Skip to main content

Get it right from the beginning or get it right in the end

Patsy Lightbown and Nina Spader, in their very readable book How Languages are Learned (OUP, 2011, third edition), make the distinction between two ways of looking at second language teaching. The label the first "get it right from the beginning" and the second "get it right by the end".

The "get it right from the beginning" position, they say, characterises a great deal of second language teaching practice. It is typical of the grammar-translation and audio-lingual approaches, but still features strongly as part of weaker communicative approaches. The idea is that you design your tasks with accuracy in mind, tightly control the input, moving from "easier" to "harder" and building up skills and knowledge as you might complete a jigsaw. Some writers call this (usually disparagingly) skill-building. You hope that these explicitly taught rules become internalised and enable students to produced spontaneous language.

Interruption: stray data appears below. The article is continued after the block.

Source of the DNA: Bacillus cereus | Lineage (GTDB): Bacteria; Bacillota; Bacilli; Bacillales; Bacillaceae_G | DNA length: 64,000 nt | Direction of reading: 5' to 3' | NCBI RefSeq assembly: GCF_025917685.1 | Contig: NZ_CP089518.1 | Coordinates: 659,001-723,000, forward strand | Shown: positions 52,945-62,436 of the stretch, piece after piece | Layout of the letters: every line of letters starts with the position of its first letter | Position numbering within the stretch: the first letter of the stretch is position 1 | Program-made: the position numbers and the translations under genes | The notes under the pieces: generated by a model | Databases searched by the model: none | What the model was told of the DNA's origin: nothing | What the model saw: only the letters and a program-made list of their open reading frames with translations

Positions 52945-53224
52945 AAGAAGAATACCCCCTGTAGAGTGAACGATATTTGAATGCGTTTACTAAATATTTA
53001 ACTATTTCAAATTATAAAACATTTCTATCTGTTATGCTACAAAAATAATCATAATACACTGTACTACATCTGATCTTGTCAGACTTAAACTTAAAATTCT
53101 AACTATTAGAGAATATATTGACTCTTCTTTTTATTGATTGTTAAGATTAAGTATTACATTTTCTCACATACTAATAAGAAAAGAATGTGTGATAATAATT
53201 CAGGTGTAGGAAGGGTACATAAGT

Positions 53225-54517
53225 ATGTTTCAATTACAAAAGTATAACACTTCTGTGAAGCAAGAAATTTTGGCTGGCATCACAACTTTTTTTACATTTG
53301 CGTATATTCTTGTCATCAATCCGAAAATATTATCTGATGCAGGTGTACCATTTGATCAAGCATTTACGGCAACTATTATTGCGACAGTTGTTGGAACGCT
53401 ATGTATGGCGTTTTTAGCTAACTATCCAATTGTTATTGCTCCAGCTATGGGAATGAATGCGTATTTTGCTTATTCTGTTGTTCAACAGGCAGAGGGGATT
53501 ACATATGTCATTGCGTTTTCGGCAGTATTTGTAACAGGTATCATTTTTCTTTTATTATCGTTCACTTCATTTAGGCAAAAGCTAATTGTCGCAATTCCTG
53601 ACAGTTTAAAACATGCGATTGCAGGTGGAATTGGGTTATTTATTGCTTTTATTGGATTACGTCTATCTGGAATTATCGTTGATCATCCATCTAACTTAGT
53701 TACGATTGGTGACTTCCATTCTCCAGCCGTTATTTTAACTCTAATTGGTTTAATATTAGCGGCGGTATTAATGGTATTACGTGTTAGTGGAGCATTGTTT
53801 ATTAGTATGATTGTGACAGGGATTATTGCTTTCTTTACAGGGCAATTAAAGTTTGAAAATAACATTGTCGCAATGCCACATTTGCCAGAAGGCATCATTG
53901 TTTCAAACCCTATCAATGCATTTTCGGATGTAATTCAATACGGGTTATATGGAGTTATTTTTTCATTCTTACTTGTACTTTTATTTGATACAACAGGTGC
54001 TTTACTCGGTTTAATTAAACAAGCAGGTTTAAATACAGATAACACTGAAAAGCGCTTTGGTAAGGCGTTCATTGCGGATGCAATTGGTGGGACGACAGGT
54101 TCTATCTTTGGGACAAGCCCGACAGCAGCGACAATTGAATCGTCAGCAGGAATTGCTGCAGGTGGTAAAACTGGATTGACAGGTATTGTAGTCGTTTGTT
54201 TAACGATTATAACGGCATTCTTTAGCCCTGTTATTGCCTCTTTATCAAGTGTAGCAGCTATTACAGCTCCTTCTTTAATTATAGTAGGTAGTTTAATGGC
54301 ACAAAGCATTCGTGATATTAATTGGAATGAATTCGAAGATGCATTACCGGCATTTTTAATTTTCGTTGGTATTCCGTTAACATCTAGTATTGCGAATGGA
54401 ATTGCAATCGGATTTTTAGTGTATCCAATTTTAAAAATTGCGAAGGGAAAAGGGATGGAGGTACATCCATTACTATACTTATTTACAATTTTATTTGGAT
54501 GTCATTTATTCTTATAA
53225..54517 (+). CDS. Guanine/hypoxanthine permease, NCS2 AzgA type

Research suggests that many adult learners, notably those with good metalinguistic knowledge of their first language, enjoy this type of structural approach. Lightbown and Spada note, in addition, that learners' beliefs about the best type of instruction can influence their motivation and success. However, the authors also note that there is little classroom research which shows that students of varying motivation and aptitude in typical school classrooms benefit from this approach more than others. (Bear in mind that very able students will tend to make progress pretty much whatever the method.)

One reason that many students fail to make great progress with form-focused, accuracy-based methods of this type is that they feel inhibited and are reluctant to take chances when trying to communicate. Studies show that students benefit when they get a chance to communicate more freely. Other reasons, as critics of the approach point out, are that the language system is just to large and complex to be acquired in this fashion and that pupils are often not ready to internalise the items which we choose to teach them; they might understand structures, apply them in the short term, but then fail to make them part of their "mental representation" of the language. It is also fair to say that students are rarely given enough time and frequency of exposure to allow acquisition to occur at a high rate.